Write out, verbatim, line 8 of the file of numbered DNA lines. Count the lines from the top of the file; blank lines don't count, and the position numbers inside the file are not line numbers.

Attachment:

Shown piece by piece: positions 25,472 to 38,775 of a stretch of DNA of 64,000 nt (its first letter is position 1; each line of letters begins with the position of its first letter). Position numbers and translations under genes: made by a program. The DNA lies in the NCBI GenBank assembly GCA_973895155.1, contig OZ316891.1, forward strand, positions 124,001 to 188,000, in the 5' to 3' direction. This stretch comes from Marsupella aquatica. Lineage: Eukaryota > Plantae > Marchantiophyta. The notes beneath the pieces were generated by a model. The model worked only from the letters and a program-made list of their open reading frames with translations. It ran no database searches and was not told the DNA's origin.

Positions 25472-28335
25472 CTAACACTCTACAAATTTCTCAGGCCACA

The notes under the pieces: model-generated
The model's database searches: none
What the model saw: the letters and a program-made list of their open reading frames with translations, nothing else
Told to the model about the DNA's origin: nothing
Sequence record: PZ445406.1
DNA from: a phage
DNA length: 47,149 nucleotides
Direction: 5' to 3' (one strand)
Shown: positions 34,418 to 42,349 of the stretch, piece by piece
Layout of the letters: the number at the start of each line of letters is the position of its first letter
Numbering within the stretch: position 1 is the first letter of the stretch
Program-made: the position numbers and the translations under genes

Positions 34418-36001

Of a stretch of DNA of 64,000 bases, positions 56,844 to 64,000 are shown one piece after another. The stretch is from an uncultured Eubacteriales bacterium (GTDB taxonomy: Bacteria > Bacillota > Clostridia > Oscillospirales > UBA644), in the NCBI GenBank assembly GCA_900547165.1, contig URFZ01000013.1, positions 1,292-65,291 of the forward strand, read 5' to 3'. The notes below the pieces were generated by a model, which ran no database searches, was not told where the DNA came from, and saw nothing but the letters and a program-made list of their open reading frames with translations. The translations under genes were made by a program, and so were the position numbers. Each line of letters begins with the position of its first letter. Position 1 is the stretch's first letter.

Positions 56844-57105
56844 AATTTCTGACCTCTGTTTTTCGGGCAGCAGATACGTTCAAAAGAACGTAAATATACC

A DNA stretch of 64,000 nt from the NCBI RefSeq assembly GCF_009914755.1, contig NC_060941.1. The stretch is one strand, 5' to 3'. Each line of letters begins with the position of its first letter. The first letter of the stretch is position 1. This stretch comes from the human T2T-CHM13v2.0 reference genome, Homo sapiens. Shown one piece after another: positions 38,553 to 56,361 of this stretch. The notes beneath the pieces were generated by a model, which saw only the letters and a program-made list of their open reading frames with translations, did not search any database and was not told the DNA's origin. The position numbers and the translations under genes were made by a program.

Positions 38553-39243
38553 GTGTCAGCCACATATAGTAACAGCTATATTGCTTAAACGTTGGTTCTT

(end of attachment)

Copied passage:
Sequence record: PZ445406.1